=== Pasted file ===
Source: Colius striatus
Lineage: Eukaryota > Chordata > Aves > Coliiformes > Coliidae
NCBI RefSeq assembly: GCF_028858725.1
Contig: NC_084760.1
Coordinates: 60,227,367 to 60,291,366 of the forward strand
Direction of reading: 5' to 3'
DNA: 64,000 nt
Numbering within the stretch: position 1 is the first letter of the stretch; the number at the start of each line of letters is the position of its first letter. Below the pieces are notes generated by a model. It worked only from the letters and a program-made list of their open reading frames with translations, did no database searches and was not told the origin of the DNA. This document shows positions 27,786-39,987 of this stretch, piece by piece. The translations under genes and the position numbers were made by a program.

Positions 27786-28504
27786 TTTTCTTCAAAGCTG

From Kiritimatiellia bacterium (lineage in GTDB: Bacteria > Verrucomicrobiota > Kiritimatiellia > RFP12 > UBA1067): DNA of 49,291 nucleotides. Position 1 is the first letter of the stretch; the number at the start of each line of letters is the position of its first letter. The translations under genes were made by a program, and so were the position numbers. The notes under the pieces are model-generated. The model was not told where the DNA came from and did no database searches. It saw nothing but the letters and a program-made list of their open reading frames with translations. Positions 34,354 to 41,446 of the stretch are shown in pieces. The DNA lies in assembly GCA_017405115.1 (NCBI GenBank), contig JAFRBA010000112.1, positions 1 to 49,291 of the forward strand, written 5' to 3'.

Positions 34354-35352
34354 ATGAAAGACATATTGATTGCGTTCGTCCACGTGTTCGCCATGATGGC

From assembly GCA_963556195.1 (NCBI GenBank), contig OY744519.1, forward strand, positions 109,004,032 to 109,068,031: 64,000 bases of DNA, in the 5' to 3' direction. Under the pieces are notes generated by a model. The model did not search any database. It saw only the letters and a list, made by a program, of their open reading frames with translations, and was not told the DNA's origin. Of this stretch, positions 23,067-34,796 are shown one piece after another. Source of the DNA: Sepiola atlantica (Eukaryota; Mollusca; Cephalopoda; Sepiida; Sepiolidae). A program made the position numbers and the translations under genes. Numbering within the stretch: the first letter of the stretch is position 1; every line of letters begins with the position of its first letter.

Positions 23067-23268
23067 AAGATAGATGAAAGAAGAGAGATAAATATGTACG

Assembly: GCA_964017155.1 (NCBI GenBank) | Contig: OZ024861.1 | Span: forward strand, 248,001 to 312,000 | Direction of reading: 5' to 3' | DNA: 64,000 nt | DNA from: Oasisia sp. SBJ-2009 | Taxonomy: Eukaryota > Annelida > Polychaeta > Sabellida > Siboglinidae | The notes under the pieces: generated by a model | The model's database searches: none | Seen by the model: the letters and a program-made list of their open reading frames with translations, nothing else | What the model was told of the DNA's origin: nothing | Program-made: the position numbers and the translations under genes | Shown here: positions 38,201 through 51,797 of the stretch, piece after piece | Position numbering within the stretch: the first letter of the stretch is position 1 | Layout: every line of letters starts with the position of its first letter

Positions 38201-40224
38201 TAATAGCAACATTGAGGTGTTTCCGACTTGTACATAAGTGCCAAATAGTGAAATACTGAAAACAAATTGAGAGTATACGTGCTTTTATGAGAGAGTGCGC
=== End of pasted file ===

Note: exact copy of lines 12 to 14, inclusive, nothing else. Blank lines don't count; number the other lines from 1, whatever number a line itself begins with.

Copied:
Positions 34354-35352
34354 ATGAAAGACATATTGATTGCGTTCGTCCACGTGTTCGCCATGATGGC

From assembly GCA_963556195.1 (NCBI GenBank), contig OY744519.1, forward strand, positions 109,004,032 to 109,068,031: 64,000 bases of DNA, in the 5' to 3' direction. Under the pieces are notes generated by a model. The model did not search any database. It saw only the letters and a list, made by a program, of their open reading frames with translations, and was not told the DNA's origin. Of this stretch, positions 23,067-34,796 are shown one piece after another. Source of the DNA: Sepiola atlantica (Eukaryota; Mollusca; Cephalopoda; Sepiida; Sepiolidae). A program made the position numbers and the translations under genes. Numbering within the stretch: the first letter of the stretch is position 1; every line of letters begins with the position of its first letter.